“Maybe you became who you needed to be in order to get through the things that happened to you.”
“Maybe.” I squeezed her hand. “I love you.”
“I love you, too.”
We sat there for a moment, and then I checked my watch again, leaving my past where it belonged. “Ready to get some answers?”
“Let’s do it.”
We got out of the car, armed to the teeth beneath our clothes, heading toward the Lincoln Memorial. I kept an eye on our surroundings, my hand linked with Kate’s.
It was busy tonight, tourists clearly taking advantage of the warm weather. We sidestepped a group of kids playing on the sidewalk, our strides eating up the pavement. I didn’t like the crowds, didn’t like how difficult the space was to contain. I would have chosen a more private location, but our source was jittery as fuck so he’d only been willing to meet in public. I hoped that the patrols of the memorial would at least deter any attacks. We’d taken the most circuitous route possible to get here, doing everything we could to ensure that we weren’t being followed.
We neared the memorial, the building lit up against the D.C. night sky. Kate’s grip on my hand tightened.
We milled through the groups of people talking and laughing, my heart racing a bit each time they came too close. I fucking hated crowds.
Kate squeezed my hand, closing the distance between us, as though her presence could chase my demons away.
“So what does this guy look like?” she murmured, her gaze scanning the memorial much as mine did.
“He’s tall. Caucasian. Big. Forty-ish. Dark hair cropped close to his head. Dark eyes. He has a tattoo on his arm.”
“Where did you guys agree to meet?”
“Near the statue.”
We walked up the steps, my body tense.
“Do you feel okay?” Kate asked, and I knew what she was really asking was, “Does it feel like the last time?”
I jerked my head in a nod, sweeping the crowd, hoping he’d actually show. My gaze ran over a couple holding hands, a family—one of the kids crying—a group of friends taking pictures, a guy in jeans and a black T-shirt. I froze.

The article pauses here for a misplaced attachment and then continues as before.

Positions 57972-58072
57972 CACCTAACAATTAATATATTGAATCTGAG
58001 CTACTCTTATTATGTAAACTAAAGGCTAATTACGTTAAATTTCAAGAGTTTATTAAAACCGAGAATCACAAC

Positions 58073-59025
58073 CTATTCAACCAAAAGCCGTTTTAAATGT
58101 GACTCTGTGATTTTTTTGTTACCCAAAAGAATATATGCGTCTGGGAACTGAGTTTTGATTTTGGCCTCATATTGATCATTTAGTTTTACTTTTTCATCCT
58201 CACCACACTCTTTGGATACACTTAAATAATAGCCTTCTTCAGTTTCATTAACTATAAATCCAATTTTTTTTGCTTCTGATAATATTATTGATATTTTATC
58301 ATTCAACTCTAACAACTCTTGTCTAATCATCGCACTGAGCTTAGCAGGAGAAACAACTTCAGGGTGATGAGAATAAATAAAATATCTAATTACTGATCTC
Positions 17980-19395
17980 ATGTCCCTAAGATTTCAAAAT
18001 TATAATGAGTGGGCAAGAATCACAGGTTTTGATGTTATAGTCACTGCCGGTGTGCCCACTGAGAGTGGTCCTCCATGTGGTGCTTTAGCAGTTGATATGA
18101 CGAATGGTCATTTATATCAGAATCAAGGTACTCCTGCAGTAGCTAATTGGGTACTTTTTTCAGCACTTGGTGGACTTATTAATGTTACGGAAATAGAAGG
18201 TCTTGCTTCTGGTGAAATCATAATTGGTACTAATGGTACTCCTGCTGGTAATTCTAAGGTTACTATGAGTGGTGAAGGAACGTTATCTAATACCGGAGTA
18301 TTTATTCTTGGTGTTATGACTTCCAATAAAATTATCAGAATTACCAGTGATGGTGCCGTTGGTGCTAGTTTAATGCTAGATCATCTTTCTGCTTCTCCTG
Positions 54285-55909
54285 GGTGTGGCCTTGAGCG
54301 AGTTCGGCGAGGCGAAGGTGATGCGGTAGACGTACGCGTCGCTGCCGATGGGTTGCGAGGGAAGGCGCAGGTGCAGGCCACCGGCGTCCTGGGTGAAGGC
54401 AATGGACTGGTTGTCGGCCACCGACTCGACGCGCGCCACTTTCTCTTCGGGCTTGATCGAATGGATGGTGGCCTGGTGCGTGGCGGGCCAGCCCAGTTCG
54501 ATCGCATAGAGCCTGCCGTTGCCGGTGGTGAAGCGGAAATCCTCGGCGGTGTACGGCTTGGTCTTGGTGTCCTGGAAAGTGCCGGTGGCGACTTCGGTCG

I glanced around again, my chest tightening at the clusters of people. Clusters were not good. Clusters meant hiding spots, opportunities to blend, motherfucking danger.
“It’s okay, Matt,” Kate murmured, her voice low, soothing. She tugged on my hand. “It’s going to be okay.”
I didn’t have it in me to be embarrassed by the fact that she could tell I was close to losing my shit. I was too grateful to her for calming me. I didn’t know how to explain it, but it was like she pulled me out of whatever hell I spiraled into, reminding me of the here and now, of the need to protect her and keep her safe at all costs.
We walked toward my father’s employee, his gaze drifting over the crowds much like mine had until he settled on us and he jerked his head in greeting, moving behind the statue of Lincoln. He was ex-military, and he moved with the methodical precision of someone who’d spent time in combat.
I followed him, Kate in tow, nervous energy coursing through my body. I was ready to end this and move on.
We faced off from each other.
“I told you I couldn’t help you,” he said, his expression angry. “I’m not going to the authorities, not going to the media. I gave you everything I had.”
I’d expected this.
“We need more.”
“No fucking way. I’ve been watching the news.” He jerked his head toward Kate. “I know who she is. I know how involved she is in all of this. I want no part of it.”
Kate made a frustrated noise in her throat that almost sounded like a growl. I positioned myself between them, not wanting him looking at her, talking about her, and more than a little concerned that if provoked, there was a good chance Kate would go for the fucking jugular. She might have been a tamer version of herself with me, but I knew her well enough to know that her temper was about to explode.